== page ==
Today I want to introduce you to a girl of our school who looks quite young but is actually isn’t among the youngest of her class! Her name is Pooja and she is six years old.
When we arrive at their home, we see a brick wall which is the border of their property, an iron gate and leading up to it a small hill which looks like a mixture of bricks, sand and cement. It is a makeshift alternative for stairs.
We arrive in a courtyard and see Pooja, her father, grandmother and two of her three siblings. Pooja herself is hanging on her sister’s arm, shy. They sit down on their bed, a wooden frame with a woven surface in the middle – it is easy to just move it wherever you need a place to sit.
Pooja’s father is a labourer, working on construction sites and wherever else physical work is required. For that he has to go out and search work every day. In good months, he gets work on 25 days or even more. In those months he earns up to 120 US-Dollar. There are other months, too, however, and if he only earns 75 US-Dollar, the money at home is tight. With the expenses for four children from six to ten, it gets difficult to make ends meet!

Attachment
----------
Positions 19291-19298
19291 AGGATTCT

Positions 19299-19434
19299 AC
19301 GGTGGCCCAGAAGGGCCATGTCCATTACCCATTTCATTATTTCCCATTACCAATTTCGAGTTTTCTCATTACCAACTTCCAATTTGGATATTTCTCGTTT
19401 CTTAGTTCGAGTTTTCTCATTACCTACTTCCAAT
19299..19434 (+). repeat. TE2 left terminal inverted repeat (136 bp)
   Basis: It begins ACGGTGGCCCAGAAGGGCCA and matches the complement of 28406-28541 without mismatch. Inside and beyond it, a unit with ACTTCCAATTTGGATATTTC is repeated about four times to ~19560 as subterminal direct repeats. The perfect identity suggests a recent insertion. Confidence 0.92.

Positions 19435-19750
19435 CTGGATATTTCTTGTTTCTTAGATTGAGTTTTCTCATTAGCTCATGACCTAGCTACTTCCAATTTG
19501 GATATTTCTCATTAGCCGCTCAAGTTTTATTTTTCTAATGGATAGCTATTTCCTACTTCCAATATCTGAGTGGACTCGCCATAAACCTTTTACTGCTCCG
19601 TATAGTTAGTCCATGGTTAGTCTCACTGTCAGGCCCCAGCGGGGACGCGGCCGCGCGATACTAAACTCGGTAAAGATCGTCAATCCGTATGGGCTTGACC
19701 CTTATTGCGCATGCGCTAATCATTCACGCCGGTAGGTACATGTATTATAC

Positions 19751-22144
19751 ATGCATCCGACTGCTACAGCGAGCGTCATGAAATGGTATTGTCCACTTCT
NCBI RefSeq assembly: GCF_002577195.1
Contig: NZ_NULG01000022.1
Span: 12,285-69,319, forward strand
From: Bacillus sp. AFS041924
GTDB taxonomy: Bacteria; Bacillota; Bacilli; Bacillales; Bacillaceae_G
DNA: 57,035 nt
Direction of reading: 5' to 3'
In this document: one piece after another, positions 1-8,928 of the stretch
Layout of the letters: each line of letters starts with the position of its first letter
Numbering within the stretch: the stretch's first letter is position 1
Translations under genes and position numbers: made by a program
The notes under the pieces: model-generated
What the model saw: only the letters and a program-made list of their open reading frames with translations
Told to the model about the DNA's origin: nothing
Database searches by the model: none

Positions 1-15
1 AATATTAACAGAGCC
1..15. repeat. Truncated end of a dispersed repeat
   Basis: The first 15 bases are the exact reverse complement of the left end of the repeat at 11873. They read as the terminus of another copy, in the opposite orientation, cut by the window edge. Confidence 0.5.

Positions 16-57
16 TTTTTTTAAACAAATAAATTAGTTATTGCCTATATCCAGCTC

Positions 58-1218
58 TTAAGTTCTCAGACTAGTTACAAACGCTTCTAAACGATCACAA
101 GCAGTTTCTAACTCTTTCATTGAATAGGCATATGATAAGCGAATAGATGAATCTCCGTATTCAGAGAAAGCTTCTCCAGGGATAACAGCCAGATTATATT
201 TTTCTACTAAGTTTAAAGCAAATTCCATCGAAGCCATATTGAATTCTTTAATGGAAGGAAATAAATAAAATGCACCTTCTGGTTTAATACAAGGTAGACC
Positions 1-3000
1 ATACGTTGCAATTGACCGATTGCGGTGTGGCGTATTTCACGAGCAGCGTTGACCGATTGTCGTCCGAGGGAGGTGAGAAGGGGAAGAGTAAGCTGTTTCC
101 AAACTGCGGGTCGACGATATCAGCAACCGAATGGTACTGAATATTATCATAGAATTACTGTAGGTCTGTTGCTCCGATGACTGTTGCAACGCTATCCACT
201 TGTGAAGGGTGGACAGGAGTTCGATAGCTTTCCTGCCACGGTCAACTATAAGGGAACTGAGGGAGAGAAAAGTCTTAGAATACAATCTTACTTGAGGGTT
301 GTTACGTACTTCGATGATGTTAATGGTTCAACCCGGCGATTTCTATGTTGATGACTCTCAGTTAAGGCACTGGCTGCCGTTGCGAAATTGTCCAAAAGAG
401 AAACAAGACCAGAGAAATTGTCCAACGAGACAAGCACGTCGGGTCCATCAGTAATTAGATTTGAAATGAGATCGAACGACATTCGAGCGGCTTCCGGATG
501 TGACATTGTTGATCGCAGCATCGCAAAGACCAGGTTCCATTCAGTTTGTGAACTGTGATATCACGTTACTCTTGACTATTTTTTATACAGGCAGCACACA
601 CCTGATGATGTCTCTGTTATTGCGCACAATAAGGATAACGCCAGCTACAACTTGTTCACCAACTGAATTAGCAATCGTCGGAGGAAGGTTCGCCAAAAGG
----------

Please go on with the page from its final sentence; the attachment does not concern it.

This leads to tension in the family – and two years ago led to a fight in which Pooja’s grandparents told their son to separate his money from theirs and care for his family himself. They live together – one of the two rooms belongs to Pooja’s parents and siblings, the second one to the grandparents and Pooja’s uncle. They cook in the same kitchen – but each part of the family buys and eats their own food.
With three children going to other schools, the family was very happy to have the possibility of free education at least for their fourth child. This and the free warm lunch are a support which will help them cope and especially help their daughter get a better future!